A still from 'Azhar'.
Review: 'Azhar'

Relentless idolization of a flawed man

“Azhar” is an unmitigated disaster only because of its relentless idolization of an obviously flawed man. A more subtle, honest and casual admission of the cricketer’s repeated lapses in judgments would perhaps have made him look less greedy, and more deserving of sympathy and forgiveness, writes Anupriya Kumar.  Full Article 

'Nil Battey Sannata' is a charming film
Movie Review

'Nil Battey Sannata' is a charming film

“Nil Battey Sannata” (a slang for incompetent) is a charming little film that shines a light on people we tend to overlook in movies and in our daily lives – domestic helps. The screenplay can’t escape a few bumps, and some scenes come across as gimmicky. But these are small hiccups in what is otherwise a film that is bound to bring a smile to your face, writes Shilpa Jamkhandikar.  Review 

Handout photo: Actors Meenakshi Dixit and Randeep Hooda in 'Laal Rang'

'Laal Rang' relies on charms of its male leads

Syed Ahmad Afzal’s “Laal Rang” is supposed to be inspired by true incidents surrounding illegal blood trade in India. The narrative is thin and repetitive, and the film relies mostly on the charms of its two leading men to carry the burden of a middling screenplay. The dialogue lacks spark and the director takes his own sweet time getting to the conclusion, writes Shilpa Jamkhandikar   Review 


Maneesh Sharma on ‘Fan’ and SRK

Maneesh Sharma counts himself as a Shah Rukh Khan fan. He met the Bollywood superstar when he was a struggling screenwriter and dreamed of making a film about a fan obsessed with an actor. Nearly a decade later, Sharma’s film starring Khan in a double role as an actor and his lookalike fan opened in Indian cinemas.  Read | Review 

Handout Picture from 'Ki and Ka'
Movie Review

Ki and Ka - Smart lines but no real plot points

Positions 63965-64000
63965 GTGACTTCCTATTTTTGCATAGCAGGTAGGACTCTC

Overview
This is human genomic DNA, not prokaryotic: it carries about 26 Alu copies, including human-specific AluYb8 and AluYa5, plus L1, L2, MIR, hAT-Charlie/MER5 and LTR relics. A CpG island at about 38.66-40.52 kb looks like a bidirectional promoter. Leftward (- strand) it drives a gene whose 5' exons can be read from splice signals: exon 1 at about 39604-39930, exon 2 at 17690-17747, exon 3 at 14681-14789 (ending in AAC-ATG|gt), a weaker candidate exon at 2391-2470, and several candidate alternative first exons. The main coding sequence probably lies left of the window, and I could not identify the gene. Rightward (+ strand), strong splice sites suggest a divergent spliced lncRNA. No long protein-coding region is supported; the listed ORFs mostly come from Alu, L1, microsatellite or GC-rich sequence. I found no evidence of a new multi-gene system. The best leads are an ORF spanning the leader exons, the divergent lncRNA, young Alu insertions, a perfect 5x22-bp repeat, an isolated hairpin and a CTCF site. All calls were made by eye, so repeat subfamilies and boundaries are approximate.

R.Balki fills "Ki and Ka" with more stereotypes than you can count. In the guise of a film about a progressive man who stays home while his wife lives the corporate dream, we get a movie that makes sweeping generalizations about both genders. Why make a real film about real people when you can stereotype, writes Shilpa Jamkhandikar  Read 

Handout photo from "Baahubali"
National Film Awards

'Baahubali' prevails, Bollywood wins big

A fantasy epic billed as India’s most expensive movie was named the best film of 2015 at the National Awards, while Bollywood swept the acting and directing honours in a rare triumph for the Hindi film industry. “Baahubali“ captured the imagination of audiences across India with its top-notch special effects and grossed nearly $90 million at the global box office.  Full Article 

'Rocky Handsome' is full of stereotypes

'Rocky Handsome' is full of stereotypes

A remake of the Korean film “The Man From Nowhere”, Nishikant Kamat’s “Rocky Handsome” stars John Abraham as a hulking man-robot who seems capable of the most complicated stunts and ruthless killings, but is unable to muster up basic emotions. The movie is solid proof that Bollywood can ruin even the most straightforward of remakes.   Full Article 

Handout photo from the film 'Kapoor and Sons'
Movie Review

'Kapoor and Sons' is superficial at best

Shakun Batra‘s “Kapoor and Sons” is a beautifully shot, perfectly airbrushed family drama set in the hill station of Coonoor in southern India. The word ‘dysfunctional’ has made its way to the publicity material for the film, but film-maker Batra’s version of dysfunctional is superficial at best, almost as if he is afraid of getting his hands too dirty and sullying the near perfect visage of his film.   Read | Interview 

Priyanka Chopra

Movie Review: Jai Gangaajal

If the publicity material of Prakash Jha’s “Jai Gangaajal” is to be believed, this is the story of a woman police officer trying to take on and win against the system, but the biggest twist in this tale is that it’s not. Priyanka Chopra’s face adorns every poster of the film, but the real hero and the one who gets the most screen time is Jha, playing Chopra’s subordinate, a crooked police officer.  Review